Question: Electronic voting has brought national acclaim to you. Many Nigerians have given you credit for this innovation. Has the Independent National Electoral Commission (INEC) approached the Kaduna State Government to share the experience of your state’s election management body in using these Electronic Voting Machines, for adoption in national elections?
El-Rufai: Thank you for your kind words. As I said earlier, there is no reason why electronic voting cannot be adopted nationally. INEC is always welcome to engage with our SIECOM on the matter. We can all learn from each other.
Question: What is your overall verdict on electronic voting having used it twice in Kaduna State? Any lessons?
El-Rufai: So far, so good. I am delighted that we have twice proven the effectiveness and efficacy of electronic voting. We have shown that it is doable. The elections have also reminded politicians that the people matter, that their votes count and that the election results must reflect the actual votes cast.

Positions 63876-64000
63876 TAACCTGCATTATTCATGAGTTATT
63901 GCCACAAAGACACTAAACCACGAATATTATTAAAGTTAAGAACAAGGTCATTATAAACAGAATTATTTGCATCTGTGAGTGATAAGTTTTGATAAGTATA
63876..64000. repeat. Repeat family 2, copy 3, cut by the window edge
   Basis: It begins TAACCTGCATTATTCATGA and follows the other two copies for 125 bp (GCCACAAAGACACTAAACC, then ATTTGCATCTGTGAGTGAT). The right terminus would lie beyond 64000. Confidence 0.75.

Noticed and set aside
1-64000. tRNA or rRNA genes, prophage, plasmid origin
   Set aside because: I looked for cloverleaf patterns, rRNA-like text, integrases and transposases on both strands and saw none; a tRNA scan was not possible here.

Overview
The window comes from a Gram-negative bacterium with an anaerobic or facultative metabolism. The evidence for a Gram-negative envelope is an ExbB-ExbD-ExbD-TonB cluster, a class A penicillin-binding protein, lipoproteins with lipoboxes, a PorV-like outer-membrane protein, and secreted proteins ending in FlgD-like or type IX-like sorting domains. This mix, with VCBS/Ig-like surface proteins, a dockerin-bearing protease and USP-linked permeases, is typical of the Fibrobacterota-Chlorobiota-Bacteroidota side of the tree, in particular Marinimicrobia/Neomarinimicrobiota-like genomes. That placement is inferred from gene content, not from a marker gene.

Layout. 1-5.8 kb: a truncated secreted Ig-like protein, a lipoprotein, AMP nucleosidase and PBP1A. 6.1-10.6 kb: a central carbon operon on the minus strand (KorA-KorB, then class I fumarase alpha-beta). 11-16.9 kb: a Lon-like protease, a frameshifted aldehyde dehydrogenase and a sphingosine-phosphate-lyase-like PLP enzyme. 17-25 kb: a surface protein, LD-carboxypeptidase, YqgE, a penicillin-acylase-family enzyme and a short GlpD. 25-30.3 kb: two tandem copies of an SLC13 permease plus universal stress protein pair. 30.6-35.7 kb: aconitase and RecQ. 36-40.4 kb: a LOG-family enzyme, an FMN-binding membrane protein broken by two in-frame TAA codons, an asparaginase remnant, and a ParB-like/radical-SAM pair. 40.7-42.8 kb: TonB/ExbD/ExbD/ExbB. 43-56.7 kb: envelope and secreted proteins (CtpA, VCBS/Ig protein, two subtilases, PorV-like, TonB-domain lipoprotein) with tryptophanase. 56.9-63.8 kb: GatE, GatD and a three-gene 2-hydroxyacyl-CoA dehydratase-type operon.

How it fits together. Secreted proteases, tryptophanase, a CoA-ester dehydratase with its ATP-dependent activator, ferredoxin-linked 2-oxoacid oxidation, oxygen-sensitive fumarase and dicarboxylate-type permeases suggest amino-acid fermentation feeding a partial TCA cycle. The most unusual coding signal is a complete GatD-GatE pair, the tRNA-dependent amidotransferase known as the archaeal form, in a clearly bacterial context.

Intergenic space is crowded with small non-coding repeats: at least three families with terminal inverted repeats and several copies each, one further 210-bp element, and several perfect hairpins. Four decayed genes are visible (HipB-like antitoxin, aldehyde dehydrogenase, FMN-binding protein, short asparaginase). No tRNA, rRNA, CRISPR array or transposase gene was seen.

We can still improve the technology by embedding the voter’s register for each polling unit into the electronic voting machine that will be deployed there.
But all that will await the final report from SIECOM and their review of what went well and what needs further improvement. We have a duty and a desire to strive to make better what we have started.
Question: What is the attitude of your government to the results of the local government elections?
El-Rufai: We commend the people of Kaduna State for peacefully exercising their democratic rights. We thank them most profoundly for reposing their trust in trust and voting for the APC. Our party is the big winner in this election. On all counts. We have reaffirmed our democratic credentials and commitment to election integrity. We have proven that you can win elections by relying on the people’s vote rather than resorting to writing results. We have won an overwhelming majority of the local government areas that have been declared. We did not win everywhere, but we remain the majority party. The evidence is clear that the APC remains the dominant party in Kaduna State. After six years in office, during which we have taken bold and difficult decisions, we still retain the confidence of the people of Kaduna State.